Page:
Εὐλογημένη ἡ Βασιλεία τοῦ Πατρὸς ϗ τοῦ Υἱοῦ ϗ τοῦ Ἁγίου Πνεύματος, νῦν ϗ ἀεὶ ϗ εἰς τοὺς αἰῶνας τῶν αἰώνων.Blessed is the Kingdom of the Father, and of the Son, and of the Holy Ghost, now and ever and unto the ages of the ages. Amen.
[ϗ is the abbreviation for καὶ]
Thus begins the Divine Liturgy according to the Byzantine Rite, as the priest makes the sign of the Cross with the Gospel-book. Perhaps this is based on Tobit xiii, 1b: Εὐλογητὸς ὁ Θεὸς ὁ ζῶν εἰς τοὺς αἰῶνας καὶ ἡ βασιλεία αὐτοῦ (Blessed be God that liveth for ever, and blessed be His Kingdom).
But note that the Kingdom is of the Three Persons of the Trinity. The Trinity is King!
At the Divine Liturgy, the second ecphonesis, and the well-known doxology after the Lord's Prayer, are almost the same in their proclamation: "For Thine is the Kingdom and the power and the glory, of the Father, and of the Son, and of the Holy Ghost, now and ever and unto the ages of the ages. Amen."
We in the West rarely call the Holy Ghost our King - but in the Byzantine Rite, every sacred act begins with a complex of prayers beginning with this invocation of the Holy Ghost, somewhat answering to the Latin Veni Sancte Spiritus: "O heavenly King, Paraclete, Spirit of Truth..."
Of course, in East and West and wherever Christians are found, we all pray in the Lord's Prayer, "Our Father... Thy Kingdom come... on earth as it is in heaven." (Pater noster... adveniat regnum tuum... sicut in cælo et in terra.) God the Father is King we know, for (as at the Mass in the Western recension of the Gloria in excelsis), in the Byzantine Rite, their equivalent Great Doxology - sung at their Lauds and other Hours - includes the words Κύριε βασιλεῦ, ἐπουράνιε Θεέ, Πάτερ Παντοκράτορ ("Lord King, heavenly God, Father Almighty"): which is simply a slightly different division of words to the Latin Rex cælestis, Deus Pater omnipotens ("heavenly King, God the Father Almighty").
And what of the Great Entrance? The sublime Cherubicon is chanted: "...let us receive the King of all, invisibly escorted by the Angelic orders." Whiles the oblations are processed, which shall soon be consecrated, and so are already types of the Body and Blood of Christ, the priest and people cry, "May the Lord our God remember us all in His Kingdom... Lord, remember me in Thy Kingdom" (quoting St Dismas, the Good Thief: most blessed thief, who even stole Paradise!). Here Christ, our King and our God, is confessed, just as He is at the opening of each canonical Hour, in a threefold cry based on Psalm 94:6 (compare its use at Matins in the West):
Come, let us worship and bow down to the King, our God.Come, let us worship and bow down to Christ the King, our God.Come, let us worship and bow down to Christ Himself, the King, our God.
No one can say that the Byzantine Rite omits homage to Christus Rex!
The Three Persons are each King: the Father is King, and the Son is King, and the Holy Ghost is King: but they are not Three Kings, but One King. (Cf. Athanasian Creed.)
The genius of the Latin Liturgy is to be found encapsulated in the conclusion of the standard Roman Collect: Per Dominum nostrum Jesum Christum Filium tuum, qui tecum vivit et regnat in unitate Spiritus Sancti, Deus, per omnia sæcula sæculorum. Addressing God the Father, we pray through His Son, Jesus Christ, our Lord, Who with Him liveth and reigneth - as King - in the unity of the Holy Ghost, endlessly. Again, the Three are One King.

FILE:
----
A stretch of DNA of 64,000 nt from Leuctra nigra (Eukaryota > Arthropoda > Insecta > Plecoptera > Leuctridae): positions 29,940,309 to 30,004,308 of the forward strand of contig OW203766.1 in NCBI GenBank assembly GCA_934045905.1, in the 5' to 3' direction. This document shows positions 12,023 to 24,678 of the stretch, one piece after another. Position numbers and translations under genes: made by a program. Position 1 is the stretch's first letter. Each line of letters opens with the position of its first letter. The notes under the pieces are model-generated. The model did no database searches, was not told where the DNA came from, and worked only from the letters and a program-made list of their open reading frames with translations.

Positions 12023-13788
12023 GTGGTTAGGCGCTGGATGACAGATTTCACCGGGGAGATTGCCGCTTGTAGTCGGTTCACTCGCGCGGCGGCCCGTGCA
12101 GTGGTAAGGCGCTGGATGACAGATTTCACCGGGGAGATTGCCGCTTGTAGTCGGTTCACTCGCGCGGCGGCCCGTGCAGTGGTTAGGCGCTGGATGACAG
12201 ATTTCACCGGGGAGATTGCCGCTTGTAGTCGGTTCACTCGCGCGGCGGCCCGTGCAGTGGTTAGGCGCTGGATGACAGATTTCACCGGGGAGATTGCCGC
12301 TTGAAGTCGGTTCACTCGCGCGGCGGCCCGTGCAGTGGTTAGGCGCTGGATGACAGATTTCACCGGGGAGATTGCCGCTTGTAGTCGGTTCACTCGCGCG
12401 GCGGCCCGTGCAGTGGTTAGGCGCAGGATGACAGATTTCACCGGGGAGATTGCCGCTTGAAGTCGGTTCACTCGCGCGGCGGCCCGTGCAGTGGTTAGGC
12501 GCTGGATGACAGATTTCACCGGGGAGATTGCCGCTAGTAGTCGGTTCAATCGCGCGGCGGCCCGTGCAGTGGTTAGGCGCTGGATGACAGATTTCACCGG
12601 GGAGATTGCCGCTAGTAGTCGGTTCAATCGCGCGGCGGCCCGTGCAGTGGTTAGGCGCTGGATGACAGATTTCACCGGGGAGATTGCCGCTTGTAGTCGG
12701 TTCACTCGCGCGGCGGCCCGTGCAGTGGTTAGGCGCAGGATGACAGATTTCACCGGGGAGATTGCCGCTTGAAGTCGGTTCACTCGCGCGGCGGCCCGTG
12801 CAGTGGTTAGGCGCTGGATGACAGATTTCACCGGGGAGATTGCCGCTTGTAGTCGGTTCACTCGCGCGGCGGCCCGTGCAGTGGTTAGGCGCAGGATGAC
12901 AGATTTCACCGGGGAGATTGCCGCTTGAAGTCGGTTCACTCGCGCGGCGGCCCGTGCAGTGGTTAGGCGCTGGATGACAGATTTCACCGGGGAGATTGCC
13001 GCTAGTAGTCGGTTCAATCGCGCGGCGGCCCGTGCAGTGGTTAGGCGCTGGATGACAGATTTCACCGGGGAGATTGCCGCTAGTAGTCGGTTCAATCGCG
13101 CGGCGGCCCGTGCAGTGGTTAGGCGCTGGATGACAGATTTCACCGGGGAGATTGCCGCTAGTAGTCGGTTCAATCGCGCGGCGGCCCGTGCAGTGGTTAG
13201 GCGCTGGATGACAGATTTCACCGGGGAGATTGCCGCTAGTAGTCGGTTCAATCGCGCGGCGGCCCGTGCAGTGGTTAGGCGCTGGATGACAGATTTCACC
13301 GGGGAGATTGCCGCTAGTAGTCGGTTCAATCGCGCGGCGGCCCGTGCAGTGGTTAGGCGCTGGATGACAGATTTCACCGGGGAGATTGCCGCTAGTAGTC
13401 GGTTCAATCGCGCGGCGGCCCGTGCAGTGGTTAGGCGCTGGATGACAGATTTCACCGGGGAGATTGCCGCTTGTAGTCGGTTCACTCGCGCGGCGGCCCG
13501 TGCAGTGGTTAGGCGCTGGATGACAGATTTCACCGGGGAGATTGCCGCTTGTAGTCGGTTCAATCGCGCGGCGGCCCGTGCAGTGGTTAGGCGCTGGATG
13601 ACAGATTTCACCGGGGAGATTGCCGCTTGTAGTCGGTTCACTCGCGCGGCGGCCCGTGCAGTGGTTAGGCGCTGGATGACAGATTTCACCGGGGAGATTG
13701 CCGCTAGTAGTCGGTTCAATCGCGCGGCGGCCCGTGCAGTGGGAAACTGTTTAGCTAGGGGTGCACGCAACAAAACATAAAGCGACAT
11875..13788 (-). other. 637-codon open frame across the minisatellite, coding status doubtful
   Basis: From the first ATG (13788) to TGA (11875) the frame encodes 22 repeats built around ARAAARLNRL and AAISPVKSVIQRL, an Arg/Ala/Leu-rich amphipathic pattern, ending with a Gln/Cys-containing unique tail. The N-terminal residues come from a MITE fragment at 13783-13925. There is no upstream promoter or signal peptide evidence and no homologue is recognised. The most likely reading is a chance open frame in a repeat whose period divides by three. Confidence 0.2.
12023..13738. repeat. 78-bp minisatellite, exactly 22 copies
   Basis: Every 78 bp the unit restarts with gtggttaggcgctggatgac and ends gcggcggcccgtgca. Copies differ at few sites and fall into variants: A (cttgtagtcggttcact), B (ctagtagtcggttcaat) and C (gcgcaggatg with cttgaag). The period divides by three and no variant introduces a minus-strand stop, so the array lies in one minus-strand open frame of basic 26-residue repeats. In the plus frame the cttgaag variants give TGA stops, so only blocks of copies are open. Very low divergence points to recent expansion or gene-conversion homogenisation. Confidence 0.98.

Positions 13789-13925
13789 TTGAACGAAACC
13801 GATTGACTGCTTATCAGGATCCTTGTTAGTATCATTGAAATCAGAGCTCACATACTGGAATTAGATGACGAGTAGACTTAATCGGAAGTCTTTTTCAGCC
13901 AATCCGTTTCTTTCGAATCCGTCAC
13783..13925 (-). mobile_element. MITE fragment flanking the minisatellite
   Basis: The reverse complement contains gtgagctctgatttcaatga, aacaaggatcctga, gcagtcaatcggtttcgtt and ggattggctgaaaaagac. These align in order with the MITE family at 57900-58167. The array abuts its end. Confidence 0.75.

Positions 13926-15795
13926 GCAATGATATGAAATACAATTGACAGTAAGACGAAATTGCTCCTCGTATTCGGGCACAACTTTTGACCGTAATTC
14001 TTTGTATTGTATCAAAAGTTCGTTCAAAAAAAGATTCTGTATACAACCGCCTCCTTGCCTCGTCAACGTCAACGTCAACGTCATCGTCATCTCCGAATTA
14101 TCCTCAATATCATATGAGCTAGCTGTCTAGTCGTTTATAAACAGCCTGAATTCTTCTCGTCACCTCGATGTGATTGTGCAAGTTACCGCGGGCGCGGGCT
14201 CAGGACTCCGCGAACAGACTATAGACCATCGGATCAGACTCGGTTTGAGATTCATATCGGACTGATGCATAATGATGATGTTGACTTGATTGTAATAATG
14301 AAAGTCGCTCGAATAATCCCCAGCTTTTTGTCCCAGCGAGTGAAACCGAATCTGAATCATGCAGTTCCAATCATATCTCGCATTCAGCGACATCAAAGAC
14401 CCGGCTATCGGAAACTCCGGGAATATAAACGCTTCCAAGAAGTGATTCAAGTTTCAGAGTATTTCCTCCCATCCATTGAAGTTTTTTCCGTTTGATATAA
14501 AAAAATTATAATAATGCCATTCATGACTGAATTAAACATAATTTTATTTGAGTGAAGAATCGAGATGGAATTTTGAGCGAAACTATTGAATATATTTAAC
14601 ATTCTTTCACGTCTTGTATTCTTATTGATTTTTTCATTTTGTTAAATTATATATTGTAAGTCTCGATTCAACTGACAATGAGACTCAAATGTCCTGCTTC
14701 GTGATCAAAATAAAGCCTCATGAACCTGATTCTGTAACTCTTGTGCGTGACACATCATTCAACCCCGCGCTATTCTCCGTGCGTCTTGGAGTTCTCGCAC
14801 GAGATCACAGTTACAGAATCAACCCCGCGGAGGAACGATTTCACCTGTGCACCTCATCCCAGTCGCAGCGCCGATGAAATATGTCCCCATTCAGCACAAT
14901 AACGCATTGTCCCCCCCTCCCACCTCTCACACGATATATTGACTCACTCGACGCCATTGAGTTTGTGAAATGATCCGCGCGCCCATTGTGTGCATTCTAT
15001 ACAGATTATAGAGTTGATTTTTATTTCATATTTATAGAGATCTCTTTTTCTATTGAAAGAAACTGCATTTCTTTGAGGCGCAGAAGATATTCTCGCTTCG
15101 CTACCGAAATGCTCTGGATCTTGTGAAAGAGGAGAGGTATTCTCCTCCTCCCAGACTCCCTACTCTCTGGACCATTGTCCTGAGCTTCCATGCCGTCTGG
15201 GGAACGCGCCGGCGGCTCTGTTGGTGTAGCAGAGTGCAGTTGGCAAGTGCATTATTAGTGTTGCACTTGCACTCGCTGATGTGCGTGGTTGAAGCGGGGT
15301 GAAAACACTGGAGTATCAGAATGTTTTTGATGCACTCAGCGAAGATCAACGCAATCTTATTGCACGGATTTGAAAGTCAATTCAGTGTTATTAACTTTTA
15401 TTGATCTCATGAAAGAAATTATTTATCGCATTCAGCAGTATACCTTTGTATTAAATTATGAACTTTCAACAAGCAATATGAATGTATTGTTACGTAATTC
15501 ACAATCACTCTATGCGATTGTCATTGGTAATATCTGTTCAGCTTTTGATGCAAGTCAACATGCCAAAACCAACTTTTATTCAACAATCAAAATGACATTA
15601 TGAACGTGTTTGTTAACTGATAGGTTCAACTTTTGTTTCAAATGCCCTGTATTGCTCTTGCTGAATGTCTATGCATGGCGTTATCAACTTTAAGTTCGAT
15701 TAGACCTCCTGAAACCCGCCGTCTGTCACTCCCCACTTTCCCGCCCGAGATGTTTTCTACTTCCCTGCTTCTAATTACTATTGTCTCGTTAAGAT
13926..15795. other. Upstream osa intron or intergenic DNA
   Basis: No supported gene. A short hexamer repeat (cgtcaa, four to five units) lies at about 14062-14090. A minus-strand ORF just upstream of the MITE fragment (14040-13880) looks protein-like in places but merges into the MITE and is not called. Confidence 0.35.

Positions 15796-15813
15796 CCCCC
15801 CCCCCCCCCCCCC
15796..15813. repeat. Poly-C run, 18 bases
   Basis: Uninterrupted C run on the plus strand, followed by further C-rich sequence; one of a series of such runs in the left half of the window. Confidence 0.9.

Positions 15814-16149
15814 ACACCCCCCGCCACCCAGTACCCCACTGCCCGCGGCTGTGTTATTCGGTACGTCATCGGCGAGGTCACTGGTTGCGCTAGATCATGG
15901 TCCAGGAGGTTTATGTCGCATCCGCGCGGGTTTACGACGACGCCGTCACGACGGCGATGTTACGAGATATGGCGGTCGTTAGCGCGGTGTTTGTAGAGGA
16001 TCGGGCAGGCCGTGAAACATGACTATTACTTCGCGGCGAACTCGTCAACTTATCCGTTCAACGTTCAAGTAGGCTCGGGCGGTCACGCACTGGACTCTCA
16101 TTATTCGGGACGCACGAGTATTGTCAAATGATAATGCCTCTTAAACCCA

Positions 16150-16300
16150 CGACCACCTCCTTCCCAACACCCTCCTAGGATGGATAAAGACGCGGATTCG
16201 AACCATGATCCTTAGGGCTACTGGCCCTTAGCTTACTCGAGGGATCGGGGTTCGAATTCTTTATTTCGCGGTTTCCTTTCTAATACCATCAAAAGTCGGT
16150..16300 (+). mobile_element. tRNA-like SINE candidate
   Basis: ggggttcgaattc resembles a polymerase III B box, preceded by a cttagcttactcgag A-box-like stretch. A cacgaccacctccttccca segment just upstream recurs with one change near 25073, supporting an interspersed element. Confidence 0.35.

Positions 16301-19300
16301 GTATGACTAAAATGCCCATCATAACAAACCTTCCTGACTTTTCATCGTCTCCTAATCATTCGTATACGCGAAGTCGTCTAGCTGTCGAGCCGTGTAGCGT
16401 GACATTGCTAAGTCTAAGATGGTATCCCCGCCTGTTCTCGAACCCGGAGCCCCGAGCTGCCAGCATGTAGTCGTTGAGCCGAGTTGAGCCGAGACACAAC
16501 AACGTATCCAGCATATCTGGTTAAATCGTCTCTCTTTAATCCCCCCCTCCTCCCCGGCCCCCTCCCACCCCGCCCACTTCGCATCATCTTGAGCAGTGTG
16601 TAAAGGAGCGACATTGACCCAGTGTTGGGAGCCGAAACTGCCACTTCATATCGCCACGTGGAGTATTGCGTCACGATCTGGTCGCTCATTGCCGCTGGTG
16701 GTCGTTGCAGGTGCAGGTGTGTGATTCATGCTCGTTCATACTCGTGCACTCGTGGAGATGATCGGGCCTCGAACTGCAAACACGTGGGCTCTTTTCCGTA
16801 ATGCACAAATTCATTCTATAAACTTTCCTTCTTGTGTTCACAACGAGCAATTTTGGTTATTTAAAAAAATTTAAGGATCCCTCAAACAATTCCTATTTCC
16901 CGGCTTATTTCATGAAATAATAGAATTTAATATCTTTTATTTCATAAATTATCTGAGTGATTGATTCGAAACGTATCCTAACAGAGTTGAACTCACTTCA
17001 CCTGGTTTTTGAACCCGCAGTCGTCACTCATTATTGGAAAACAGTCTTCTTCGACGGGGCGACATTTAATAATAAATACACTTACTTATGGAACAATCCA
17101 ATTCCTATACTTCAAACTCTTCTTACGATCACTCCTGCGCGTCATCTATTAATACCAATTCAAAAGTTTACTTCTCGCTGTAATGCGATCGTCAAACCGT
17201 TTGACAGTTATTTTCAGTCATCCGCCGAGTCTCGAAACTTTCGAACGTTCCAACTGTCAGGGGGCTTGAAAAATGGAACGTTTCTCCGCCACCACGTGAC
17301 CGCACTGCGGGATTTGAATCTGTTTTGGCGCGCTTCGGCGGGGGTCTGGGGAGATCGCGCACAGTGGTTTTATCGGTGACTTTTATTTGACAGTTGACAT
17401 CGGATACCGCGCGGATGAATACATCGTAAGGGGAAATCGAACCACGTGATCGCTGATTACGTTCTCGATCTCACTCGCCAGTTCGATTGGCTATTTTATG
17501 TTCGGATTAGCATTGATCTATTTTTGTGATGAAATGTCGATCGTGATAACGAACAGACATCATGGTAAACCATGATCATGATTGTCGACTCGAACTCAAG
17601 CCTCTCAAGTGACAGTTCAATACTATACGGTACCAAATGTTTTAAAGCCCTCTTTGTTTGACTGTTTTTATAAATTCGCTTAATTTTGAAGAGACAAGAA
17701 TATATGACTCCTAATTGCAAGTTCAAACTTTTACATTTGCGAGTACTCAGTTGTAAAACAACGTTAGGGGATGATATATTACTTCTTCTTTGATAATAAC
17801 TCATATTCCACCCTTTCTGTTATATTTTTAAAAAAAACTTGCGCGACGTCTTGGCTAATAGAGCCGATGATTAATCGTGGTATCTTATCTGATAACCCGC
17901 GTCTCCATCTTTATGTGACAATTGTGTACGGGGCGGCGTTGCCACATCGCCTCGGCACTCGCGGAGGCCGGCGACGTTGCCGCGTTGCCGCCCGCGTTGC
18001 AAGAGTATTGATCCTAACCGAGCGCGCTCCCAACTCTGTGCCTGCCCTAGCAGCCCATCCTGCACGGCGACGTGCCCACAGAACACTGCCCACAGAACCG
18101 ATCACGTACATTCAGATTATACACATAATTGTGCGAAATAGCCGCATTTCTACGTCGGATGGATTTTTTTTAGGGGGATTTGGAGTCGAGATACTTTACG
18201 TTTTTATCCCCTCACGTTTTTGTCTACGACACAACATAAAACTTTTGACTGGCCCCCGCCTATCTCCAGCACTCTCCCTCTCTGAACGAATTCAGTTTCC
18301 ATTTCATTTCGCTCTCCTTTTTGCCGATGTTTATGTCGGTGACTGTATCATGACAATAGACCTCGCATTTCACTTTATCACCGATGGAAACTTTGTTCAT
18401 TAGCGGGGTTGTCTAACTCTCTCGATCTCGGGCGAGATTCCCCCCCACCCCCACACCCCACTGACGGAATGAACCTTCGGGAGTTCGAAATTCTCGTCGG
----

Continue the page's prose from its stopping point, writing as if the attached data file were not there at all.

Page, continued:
As for the Latin Mass, no less than in the Byzantine Rite, the Niceno-Constantinopolitan Creed solemnly declares that Cujus [Christi] Regni non erit finis - "Of whose [Christ's] Kingdom there shall be no end". St Cyril of Jerusalem - in his mystagogical catechesis to neophytes - energetically declares, "If thou shouldst hear that Christ's Kingdom hath an end, then hate this heresy!" Similarly, by confessing that Christ sits at the right of the Father, in the Gloria in excelsis and Creed, we declare indirectly that Our Lord Jesus Christ shares in the Kingship of His Father.
The Ascension of Our Lord into heaven, and His perpetual Session at the right hand of God, ruling all things in heaven and on earth, is the proximate foundation of the feast of Christ the King (which was only belately inserted into the Liturgy in 1925) - not that Christ, the Incarnate Word, was ever not our Sovereign Lord, but that, having conquered sin, Satan, death and hell by His Resurrection, He returned in triumph to reign in heaven. There, invisibly maybe but very truly, He rules even this world, which is totally under His sway and the direction of His Providence; for the moment, as this the last age rapidly draws to its ineluctable Judgement and end, He permits men still to sin and waste time away; but the sands in the hourglass are running out. God has appointed a day when Christ shall return, "to judge the living and the dead and the world by fire". May He grant us the grace and mercy to stand and be saved on that Day! (The Neo-Gallican Missals and Breviaries were not far wrong when they marked the Octave Day of the Ascension by a special feast in honour of Christ's Return as our Dread Judge.)
How we ought then call on Him Who is the King of Glory! In the Office, the Te Deum includes the stirring words, Tu Rex gloriæ, Christe: Thou art the King of glory, O Christ. And in Lent, instead of Alleluia, is sung Laus tibi, Christe, Rex æterne gloriæ: Praise unto Thee, Christ, King of eternal glory. On Palm Sunday, we sing the hymn with the refrain Rex Christe, Redemptor: King Christ, Redeemer.
Finally, it ought go without saying - as well the early Christians and the pagan Romans knew - that to call Christ (or for that matter the Holy Spirit) "Lord" is to solemnly acknowledge that this Person is King and God, ranking with the Eternal Father.